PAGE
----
CORVALLIS, Ore. -- Oregon State University has been awarded $8.8 million to help make cancer research data more accessible and organized.
The nationwide effort will take place over the next three and a half years, and OSU will be leading the charge.
The program is called the Center for Cancer Data Harmonization. They will gather information from cancer patients all over the country, including treatment, statistics and results and make it available to those in the medical field treating others with cancer.
The program will use a cloud-based sharing portal called the Cancer Research Data Commons.
The idea is to share information about what's worked and hasn't worked to treat and diagnose cancer in the past.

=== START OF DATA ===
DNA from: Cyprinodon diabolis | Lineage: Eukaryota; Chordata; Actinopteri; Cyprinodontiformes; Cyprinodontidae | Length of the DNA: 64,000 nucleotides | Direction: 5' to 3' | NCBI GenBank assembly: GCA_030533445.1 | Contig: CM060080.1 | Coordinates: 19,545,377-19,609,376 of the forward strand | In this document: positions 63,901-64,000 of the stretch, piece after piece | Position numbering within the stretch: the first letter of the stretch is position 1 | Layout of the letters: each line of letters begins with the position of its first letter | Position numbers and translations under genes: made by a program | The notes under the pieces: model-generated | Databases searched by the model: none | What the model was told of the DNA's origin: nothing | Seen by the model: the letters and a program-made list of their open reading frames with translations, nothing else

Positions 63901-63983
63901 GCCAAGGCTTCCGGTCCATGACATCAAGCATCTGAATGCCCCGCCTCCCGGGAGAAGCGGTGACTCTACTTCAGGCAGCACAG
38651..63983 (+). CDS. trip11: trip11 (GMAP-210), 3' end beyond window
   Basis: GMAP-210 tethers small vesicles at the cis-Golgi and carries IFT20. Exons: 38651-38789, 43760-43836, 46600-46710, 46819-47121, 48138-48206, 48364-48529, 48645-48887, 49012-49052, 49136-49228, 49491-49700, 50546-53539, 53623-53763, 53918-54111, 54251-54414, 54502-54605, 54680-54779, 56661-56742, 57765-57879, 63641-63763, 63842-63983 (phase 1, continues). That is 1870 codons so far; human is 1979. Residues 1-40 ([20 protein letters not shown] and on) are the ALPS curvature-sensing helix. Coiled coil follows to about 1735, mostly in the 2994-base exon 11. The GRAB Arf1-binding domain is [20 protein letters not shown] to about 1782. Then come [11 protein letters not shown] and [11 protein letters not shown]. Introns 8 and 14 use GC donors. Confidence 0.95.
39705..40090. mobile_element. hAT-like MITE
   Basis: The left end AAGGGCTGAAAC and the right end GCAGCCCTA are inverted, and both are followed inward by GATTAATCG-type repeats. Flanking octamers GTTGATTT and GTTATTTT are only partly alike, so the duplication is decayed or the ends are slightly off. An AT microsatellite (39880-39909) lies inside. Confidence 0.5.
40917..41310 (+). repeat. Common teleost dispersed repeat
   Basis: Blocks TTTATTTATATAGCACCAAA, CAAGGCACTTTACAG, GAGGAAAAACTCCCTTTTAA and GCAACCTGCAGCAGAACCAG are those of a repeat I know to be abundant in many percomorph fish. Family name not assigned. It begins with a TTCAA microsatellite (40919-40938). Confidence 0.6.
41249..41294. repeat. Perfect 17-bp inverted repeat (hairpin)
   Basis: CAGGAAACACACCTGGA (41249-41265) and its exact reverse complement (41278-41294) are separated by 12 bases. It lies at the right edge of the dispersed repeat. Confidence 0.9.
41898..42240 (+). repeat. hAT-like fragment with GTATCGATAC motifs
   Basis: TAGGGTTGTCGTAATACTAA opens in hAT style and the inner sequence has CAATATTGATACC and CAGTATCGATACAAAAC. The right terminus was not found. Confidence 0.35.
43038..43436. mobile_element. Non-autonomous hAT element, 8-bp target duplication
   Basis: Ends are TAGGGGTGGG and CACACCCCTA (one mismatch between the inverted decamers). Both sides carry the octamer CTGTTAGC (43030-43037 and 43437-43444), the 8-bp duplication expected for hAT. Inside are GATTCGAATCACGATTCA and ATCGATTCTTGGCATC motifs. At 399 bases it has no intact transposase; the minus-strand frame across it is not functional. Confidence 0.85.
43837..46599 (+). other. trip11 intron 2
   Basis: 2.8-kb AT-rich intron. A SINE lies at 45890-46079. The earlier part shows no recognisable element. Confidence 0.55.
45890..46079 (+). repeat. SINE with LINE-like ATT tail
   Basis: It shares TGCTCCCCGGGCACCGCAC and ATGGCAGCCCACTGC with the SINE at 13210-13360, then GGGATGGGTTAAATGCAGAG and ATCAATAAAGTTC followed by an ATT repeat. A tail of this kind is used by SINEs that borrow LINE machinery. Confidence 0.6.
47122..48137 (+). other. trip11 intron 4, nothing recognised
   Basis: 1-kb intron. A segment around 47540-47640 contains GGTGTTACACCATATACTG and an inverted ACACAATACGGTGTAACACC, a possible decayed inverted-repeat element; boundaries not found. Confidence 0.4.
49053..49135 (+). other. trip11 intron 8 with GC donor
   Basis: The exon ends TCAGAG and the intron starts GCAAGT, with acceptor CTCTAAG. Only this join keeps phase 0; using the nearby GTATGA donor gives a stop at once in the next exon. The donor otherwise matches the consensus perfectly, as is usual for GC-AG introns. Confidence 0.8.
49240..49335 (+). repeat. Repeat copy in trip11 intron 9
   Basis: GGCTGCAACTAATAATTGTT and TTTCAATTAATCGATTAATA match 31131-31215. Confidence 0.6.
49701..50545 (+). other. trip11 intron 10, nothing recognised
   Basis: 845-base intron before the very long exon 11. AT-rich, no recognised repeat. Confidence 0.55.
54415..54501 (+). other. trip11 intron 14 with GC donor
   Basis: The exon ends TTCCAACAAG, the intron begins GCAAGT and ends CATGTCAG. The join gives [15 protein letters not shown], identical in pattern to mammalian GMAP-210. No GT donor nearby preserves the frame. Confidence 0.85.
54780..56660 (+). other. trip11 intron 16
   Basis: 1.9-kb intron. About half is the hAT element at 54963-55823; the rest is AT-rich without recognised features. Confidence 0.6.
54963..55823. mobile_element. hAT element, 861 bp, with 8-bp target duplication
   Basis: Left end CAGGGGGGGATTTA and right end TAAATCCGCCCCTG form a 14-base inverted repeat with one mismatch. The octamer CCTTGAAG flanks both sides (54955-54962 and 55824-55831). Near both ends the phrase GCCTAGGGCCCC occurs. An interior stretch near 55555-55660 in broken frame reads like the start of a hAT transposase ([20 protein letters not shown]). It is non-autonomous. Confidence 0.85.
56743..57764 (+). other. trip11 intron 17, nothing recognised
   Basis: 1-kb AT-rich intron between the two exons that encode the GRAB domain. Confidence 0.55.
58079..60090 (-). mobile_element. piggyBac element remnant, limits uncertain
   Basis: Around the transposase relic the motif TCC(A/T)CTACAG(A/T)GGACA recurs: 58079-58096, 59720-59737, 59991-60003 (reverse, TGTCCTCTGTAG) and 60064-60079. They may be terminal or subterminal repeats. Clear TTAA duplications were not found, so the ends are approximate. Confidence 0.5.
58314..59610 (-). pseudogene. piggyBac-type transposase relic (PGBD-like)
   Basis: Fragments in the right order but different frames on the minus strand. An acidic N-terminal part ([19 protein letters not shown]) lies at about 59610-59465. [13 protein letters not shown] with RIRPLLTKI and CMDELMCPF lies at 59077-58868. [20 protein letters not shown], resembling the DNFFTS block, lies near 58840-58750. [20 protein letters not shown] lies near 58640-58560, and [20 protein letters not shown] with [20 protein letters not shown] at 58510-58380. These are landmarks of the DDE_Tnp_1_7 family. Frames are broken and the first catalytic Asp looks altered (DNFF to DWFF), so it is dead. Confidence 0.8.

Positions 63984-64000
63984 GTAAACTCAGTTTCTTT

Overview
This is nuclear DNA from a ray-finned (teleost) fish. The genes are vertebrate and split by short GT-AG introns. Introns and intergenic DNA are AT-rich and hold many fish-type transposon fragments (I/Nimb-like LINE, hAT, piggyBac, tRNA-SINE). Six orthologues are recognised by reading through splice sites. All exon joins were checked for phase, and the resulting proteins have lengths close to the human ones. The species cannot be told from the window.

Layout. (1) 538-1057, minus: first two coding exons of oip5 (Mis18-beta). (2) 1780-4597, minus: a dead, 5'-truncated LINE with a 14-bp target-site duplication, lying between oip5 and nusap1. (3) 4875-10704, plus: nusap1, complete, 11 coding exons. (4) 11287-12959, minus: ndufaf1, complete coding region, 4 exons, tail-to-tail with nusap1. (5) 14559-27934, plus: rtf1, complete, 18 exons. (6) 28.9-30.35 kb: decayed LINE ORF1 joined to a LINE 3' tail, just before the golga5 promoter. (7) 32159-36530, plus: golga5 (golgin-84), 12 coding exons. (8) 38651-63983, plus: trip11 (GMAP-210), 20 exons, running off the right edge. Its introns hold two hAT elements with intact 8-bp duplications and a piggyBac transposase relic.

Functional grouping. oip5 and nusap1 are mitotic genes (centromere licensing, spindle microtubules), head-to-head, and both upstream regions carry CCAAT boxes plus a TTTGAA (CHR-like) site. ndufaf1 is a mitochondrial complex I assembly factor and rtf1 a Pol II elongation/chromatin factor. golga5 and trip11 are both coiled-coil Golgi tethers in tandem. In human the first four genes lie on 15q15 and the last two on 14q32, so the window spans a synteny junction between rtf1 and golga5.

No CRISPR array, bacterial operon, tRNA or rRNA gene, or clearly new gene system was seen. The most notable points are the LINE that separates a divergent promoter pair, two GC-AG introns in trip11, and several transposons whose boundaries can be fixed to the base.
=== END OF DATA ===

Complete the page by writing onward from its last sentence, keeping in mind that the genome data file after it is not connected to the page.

Program leader Dr. Melissa Haendel said the team's short-term goal is to get everybody to work together -- such as doctors, biologists and software engineers -- because she said with a collective effort from those different fields, the results in cancer research data would be astounding.
"When you get people together from these very different disciplines and backgrounds, they have very different needs, they have very different ideas about how they work, where and when they work, how they work together, and you put them all together and really the sum becomes more than the parts," Haendel said.
The other universities involved include Oregon Health and Science University, the University of Chicago, Johns Hopkins University and the University of North Carolina.
"Connecting cancer information in this manner is going to fundamentally impact the discoveries that can be made with research in the future," team member Monica Munoz-Torres said.
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